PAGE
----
• Formulation and Evaluation of Microparticulate System for the Development of Pneumonia and Influenza Vaccines

      Nagaraja Shastri, Prathap; College of Pharmacy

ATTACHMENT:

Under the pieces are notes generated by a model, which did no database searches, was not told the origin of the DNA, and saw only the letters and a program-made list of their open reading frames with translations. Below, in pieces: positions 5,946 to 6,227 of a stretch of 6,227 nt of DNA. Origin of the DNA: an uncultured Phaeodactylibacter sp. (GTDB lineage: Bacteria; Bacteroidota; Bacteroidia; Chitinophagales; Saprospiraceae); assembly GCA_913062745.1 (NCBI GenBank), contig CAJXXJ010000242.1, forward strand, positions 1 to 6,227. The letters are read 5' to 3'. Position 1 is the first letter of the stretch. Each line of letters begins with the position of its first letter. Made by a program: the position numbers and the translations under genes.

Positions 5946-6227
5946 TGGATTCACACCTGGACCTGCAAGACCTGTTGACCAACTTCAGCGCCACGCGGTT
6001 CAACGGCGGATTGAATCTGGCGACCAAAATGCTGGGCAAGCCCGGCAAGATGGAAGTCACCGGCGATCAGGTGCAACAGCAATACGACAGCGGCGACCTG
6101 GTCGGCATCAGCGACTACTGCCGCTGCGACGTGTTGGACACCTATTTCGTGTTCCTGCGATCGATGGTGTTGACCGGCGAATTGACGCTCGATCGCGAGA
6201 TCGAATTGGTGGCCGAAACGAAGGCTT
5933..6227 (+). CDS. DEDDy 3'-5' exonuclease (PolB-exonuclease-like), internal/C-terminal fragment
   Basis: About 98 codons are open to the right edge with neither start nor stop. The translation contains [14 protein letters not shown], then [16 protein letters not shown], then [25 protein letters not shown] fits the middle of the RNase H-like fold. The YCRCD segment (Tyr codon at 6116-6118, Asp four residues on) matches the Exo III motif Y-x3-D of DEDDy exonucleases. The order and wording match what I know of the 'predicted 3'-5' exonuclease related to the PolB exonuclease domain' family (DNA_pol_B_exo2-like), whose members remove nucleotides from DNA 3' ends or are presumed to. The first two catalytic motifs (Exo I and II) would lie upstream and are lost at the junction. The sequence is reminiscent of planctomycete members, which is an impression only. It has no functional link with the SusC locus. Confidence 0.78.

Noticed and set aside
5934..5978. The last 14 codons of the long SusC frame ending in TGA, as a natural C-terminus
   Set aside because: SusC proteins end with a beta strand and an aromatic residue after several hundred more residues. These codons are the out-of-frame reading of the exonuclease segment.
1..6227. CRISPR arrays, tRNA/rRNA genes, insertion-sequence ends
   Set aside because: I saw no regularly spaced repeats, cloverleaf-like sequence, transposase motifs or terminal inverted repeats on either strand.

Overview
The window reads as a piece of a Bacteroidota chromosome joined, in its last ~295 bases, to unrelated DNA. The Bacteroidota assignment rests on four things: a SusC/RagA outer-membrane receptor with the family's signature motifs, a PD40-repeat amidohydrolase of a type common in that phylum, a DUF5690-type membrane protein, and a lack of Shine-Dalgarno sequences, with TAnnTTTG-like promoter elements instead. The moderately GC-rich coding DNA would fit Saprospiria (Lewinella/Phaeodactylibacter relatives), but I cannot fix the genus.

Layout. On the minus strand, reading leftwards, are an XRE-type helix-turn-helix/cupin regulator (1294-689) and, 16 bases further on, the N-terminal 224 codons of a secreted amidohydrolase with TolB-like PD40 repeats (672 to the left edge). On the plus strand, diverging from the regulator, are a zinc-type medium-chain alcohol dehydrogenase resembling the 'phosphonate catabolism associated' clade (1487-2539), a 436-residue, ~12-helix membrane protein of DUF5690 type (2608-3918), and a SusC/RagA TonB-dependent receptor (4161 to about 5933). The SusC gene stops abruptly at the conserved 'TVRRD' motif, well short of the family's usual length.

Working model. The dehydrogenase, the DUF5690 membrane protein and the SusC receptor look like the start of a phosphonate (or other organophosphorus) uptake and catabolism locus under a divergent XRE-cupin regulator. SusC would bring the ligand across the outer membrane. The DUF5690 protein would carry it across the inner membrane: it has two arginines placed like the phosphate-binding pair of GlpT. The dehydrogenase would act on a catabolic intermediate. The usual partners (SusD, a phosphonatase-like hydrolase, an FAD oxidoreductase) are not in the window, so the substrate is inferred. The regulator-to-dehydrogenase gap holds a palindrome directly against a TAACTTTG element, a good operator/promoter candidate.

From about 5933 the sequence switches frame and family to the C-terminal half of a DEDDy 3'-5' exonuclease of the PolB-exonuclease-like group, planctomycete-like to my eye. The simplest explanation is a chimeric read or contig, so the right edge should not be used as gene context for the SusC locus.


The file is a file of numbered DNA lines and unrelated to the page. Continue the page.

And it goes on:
In recent years vaccine research has gained a tremendous interest from both industries as well from the academic sectors. There are number of vaccines available in the market and still there is a scope of improvement in most of the marketed vaccines. The antigens used in vaccination are in general large molecules, either protein or polysaccharide based. These antigens can lead to specific antibodies that will protect our body from the infection. Some of the antigens are stable, however majority of them are instable and sensitive resulting in problems during formulation, storage. Formulation of protein or polysaccharide has always been a challenge for scientists due to several characteristics of the antigen and the dosage from itself. Microparticle is on the the dosage forms that have shown promising results in several vaccine studies in the past. In this study we have evaluated microparticle formulations for two infectious diseases namely, Pneumonia and Influenza. Both these are respiratory infections and the vaccinations against these are highly recommended by the Center for Disease Control. In particularly for Influenza the vaccination is recommended every year. In this research we have used two novel approaches to formulate these antigens using microparticles. The pneumococcal polysaccharide antigens are usually less immunogenic in nature and hence to potentiate their immune response the antigens were formulated in a cross linked albumin matrix. In case of Influenza vaccines, we have attempted to vaccinate via oral route of administration after formulating inactivated form of influenza virus in an enteric coated microparticle formulation. Upon formulation both theses vaccines were characterized for their physical properties such as particle size, zeta potential and also the bioactivity of these antigens in microparticles were measured using antigen specific bio assays, Further invivo studies were carried out in mice to evaluate the adaptive immune responce elicited by microparticle based vaccines. The results have been promising with increase in antibody titers for vaccine formulations and also better protection was observed in case of Influenza vaccine, Overall these promising results further emphasize the use of microparticles as a tool to deliver vaccine antigens effectively.